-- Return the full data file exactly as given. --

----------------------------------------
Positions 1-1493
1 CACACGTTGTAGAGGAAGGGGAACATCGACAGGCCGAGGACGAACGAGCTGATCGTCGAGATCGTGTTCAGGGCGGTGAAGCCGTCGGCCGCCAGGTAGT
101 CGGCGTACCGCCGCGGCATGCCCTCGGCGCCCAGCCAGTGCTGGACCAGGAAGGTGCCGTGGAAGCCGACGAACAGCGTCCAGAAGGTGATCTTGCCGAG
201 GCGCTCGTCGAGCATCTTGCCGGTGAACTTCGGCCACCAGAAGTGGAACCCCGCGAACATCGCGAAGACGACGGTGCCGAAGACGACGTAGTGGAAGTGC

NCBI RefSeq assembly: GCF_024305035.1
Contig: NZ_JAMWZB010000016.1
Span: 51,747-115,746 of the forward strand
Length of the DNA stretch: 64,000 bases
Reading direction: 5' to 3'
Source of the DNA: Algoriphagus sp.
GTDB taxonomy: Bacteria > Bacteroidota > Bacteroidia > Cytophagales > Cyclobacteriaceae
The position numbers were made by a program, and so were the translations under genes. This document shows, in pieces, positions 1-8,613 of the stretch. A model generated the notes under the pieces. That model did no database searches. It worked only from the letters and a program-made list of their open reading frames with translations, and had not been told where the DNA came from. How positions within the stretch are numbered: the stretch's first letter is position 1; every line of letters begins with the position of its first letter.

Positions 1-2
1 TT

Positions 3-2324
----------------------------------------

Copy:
Positions 1-1493
1 CACACGTTGTAGAGGAAGGGGAACATCGACAGGCCGAGGACGAACGAGCTGATCGTCGAGATCGTGTTCAGGGCGGTGAAGCCGTCGGCCGCCAGGTAGT
101 CGGCGTACCGCCGCGGCATGCCCTCGGCGCCCAGCCAGTGCTGGACCAGGAAGGTGCCGTGGAAGCCGACGAACAGCGTCCAGAAGGTGATCTTGCCGAG
201 GCGCTCGTCGAGCATCTTGCCGGTGAACTTCGGCCACCAGAAGTGGAACCCCGCGAACATCGCGAAGACGACGGTGCCGAAGACGACGTAGTGGAAGTGC

NCBI RefSeq assembly: GCF_024305035.1
Contig: NZ_JAMWZB010000016.1
Span: 51,747-115,746 of the forward strand
Length of the DNA stretch: 64,000 bases
Reading direction: 5' to 3'
Source of the DNA: Algoriphagus sp.
GTDB taxonomy: Bacteria > Bacteroidota > Bacteroidia > Cytophagales > Cyclobacteriaceae
The position numbers were made by a program, and so were the translations under genes. This document shows, in pieces, positions 1-8,613 of the stretch. A model generated the notes under the pieces. That model did no database searches. It worked only from the letters and a program-made list of their open reading frames with translations, and had not been told where the DNA came from. How positions within the stretch are numbered: the stretch's first letter is position 1; every line of letters begins with the position of its first letter.

Positions 1-2
1 TT

Positions 3-2324